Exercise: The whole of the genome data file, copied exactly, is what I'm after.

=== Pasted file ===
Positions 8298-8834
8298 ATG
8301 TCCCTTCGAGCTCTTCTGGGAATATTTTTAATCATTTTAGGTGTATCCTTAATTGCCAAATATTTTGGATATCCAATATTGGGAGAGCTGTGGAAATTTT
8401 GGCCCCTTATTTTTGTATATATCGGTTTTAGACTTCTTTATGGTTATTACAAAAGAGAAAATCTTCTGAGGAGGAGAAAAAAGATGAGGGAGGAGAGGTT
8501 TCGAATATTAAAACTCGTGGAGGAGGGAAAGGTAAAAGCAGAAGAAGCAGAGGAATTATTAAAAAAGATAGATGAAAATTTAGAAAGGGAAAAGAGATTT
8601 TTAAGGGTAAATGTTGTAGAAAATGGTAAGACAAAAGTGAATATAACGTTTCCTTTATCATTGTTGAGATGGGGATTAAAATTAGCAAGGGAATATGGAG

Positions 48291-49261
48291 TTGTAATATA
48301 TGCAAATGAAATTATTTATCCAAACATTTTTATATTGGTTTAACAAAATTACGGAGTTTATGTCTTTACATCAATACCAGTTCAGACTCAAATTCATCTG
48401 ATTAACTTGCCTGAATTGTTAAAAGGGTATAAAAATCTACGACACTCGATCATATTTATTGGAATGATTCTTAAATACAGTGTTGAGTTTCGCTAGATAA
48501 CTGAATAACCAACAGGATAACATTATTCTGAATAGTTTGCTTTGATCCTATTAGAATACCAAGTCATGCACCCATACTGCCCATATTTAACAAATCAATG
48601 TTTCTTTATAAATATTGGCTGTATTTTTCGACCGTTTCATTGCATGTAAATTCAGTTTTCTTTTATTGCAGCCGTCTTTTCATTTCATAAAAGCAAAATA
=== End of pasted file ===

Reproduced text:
Positions 8298-8834
8298 ATG
8301 TCCCTTCGAGCTCTTCTGGGAATATTTTTAATCATTTTAGGTGTATCCTTAATTGCCAAATATTTTGGATATCCAATATTGGGAGAGCTGTGGAAATTTT
8401 GGCCCCTTATTTTTGTATATATCGGTTTTAGACTTCTTTATGGTTATTACAAAAGAGAAAATCTTCTGAGGAGGAGAAAAAAGATGAGGGAGGAGAGGTT
8501 TCGAATATTAAAACTCGTGGAGGAGGGAAAGGTAAAAGCAGAAGAAGCAGAGGAATTATTAAAAAAGATAGATGAAAATTTAGAAAGGGAAAAGAGATTT
8601 TTAAGGGTAAATGTTGTAGAAAATGGTAAGACAAAAGTGAATATAACGTTTCCTTTATCATTGTTGAGATGGGGATTAAAATTAGCAAGGGAATATGGAG

Positions 48291-49261
48291 TTGTAATATA
48301 TGCAAATGAAATTATTTATCCAAACATTTTTATATTGGTTTAACAAAATTACGGAGTTTATGTCTTTACATCAATACCAGTTCAGACTCAAATTCATCTG
48401 ATTAACTTGCCTGAATTGTTAAAAGGGTATAAAAATCTACGACACTCGATCATATTTATTGGAATGATTCTTAAATACAGTGTTGAGTTTCGCTAGATAA
48501 CTGAATAACCAACAGGATAACATTATTCTGAATAGTTTGCTTTGATCCTATTAGAATACCAAGTCATGCACCCATACTGCCCATATTTAACAAATCAATG
48601 TTTCTTTATAAATATTGGCTGTATTTTTCGACCGTTTCATTGCATGTAAATTCAGTTTTCTTTTATTGCAGCCGTCTTTTCATTTCATAAAAGCAAAATA